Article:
Here you need to “collectively” decide which of the solutions to the question (What is Society) are the most useful or which need to be explored in more depth and detail. Again, you can direct the discussion in whatever way you think will be more useful or helpful and it might be the case that some ideas lend themselves to further development at a later time.

    The aim of this section should be to map-out a list of “shared solutions” (or Notes as they’re sometimes called) to the question.

    7. Question the map.

    The final part of the process involves asking further questions about the information that the students have developed to answer the original question. This might involve developing particular points in more detail. Equally it might involve thinking about further questions that derive from the collected information. Either way, these form the basis for the next set of questions and their possible solutions…

    As I’ve set it out here this is one possible way to scaffold your teaching in order to help students develop as independent learners.

    It’s not something that’s set hard-and-fast so feel free to adapt it in whatever way you see fit.

    Another Transition Pack

    Wednesday, June 8th, 2022
    A Page from The Pack

    As the final term of the school / college year winds softly to its close, the collective thoughts of Senior Management inevitably turn towards those long, empty, weeks of the summer holiday and how they can be filled.

    Mainly, it should be said, by teachers.

    Because, just as rust never sleeps, neither does SM and one of the latest ways they’ve devised to keep you occupied, out of mischief and with your nose firmly to the grindstone is Transition Materials.

    Or, as they’re sometimes known, “bridging tasks”. A set of materials students complete over the summer hols as either preparation for A1, if they’re transitioning from GCSE, or A2 if they’re transitioning from their first year of A-level.

    And while it would be nice to think that these things magically write themselves, we both know that’s not the case.

    As loyal supporters of this blog will further know – because as loyal supporters they will have read every single word of every single post I’ve ever written – I’ve previously posted both Sociology Transition Materials and Psychology Transition Materials.

    It is, after all, what I do when I’m not doing the other stuff that I do.

    So, you may or may not be thinking (I like to hedge my bets in order to preserve the mystique), “Why do I need yet another set of GCSE-to-A-level Transition Materials when I could spend most of my precious summer holidays creating my own?”.

    And when you stop to think about it. There’s your answer.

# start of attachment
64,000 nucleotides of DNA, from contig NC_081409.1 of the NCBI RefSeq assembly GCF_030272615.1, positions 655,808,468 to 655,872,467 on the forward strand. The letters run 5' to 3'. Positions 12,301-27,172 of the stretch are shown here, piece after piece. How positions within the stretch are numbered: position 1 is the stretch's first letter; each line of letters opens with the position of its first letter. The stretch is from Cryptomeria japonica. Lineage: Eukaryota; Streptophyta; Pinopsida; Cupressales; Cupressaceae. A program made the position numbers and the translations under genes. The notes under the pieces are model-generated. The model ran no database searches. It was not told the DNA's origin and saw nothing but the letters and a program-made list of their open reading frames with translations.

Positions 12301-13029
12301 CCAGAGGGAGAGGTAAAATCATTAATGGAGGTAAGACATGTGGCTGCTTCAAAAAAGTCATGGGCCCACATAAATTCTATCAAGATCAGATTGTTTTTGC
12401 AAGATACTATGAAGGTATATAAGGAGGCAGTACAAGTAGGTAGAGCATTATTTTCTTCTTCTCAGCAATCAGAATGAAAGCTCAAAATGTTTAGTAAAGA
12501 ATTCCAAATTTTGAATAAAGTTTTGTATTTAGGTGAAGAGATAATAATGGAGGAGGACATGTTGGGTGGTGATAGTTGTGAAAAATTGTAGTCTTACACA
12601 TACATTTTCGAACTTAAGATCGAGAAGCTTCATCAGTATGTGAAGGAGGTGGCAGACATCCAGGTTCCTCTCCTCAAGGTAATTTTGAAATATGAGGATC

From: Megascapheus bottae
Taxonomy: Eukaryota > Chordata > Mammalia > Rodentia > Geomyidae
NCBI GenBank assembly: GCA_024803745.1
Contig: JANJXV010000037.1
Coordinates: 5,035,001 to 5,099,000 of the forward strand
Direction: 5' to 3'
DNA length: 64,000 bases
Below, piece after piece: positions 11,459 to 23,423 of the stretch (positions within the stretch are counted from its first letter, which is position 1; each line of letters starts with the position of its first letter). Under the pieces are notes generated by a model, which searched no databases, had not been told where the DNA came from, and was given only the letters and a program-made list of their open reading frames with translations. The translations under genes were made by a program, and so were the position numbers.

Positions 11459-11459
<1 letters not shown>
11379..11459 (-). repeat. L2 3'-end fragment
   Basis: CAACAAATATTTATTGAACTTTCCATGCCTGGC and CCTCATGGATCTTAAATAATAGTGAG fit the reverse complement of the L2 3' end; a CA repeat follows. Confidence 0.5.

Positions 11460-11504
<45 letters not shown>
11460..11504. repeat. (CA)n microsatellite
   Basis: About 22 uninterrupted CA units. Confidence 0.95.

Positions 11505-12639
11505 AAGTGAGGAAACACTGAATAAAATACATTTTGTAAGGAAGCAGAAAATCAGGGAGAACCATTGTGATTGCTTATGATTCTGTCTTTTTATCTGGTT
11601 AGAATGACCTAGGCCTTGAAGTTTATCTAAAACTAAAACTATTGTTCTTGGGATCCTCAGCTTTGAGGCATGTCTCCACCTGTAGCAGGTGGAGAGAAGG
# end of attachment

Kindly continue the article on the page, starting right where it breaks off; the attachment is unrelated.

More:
This set of materials, lovingly crafted by some nameless teachers from King Charles School (and Sixth Form Centre), probably has way-too-much stuff in it for any sane individual to contemplate using in its entirety (it consists of 52 pages. I’ve written books that are smaller…), but there’s plenty here that can be usefully adapted to save a lot of time, effort and tears.

    Although it’s designed for the AQA Specification there’s little here that wouldn’t be equally-applicable to other Specs, so you’re probably free to lift as much – or as little – as you think necessary. And while there are a few “suggested readings” from the Webb et. al. textbook in the pack (I’m not going to link to it because, honestly, Rob Webb doesn’t need the money), scans of these are helpfully provided (although you didn’t hear it from me).

    Finally, the materials have one very interesting and (possibly) unique feature that caught my eye and could well be worth half-inching:

    “What kind of Sociologist will you be?” is a short multiple-choice quiz whose answers reveal the type of sociologist you are likely to turn out to be (feminist, functionalist, marxist, interactionist or postmodernist).


    Anyway, to sum it up, this is a pack of materials you could usefully dip into and out of to select bits-and-bobs to serve up to your students to keep them out of trouble over the long summer days and, indeed, nights.

    Victim Survey Report

    Tuesday, June 7th, 2022
    Click to Download copy

    The study of crime victims has, until quite recently, been a largely-neglected aspect of policing in England and Wales (and everywhere else come to that) so it may surprise you to know that since the Domestic Violence, Crime and Victims Act (2004), there have been a succession of Victims’ Commissioners whose role is: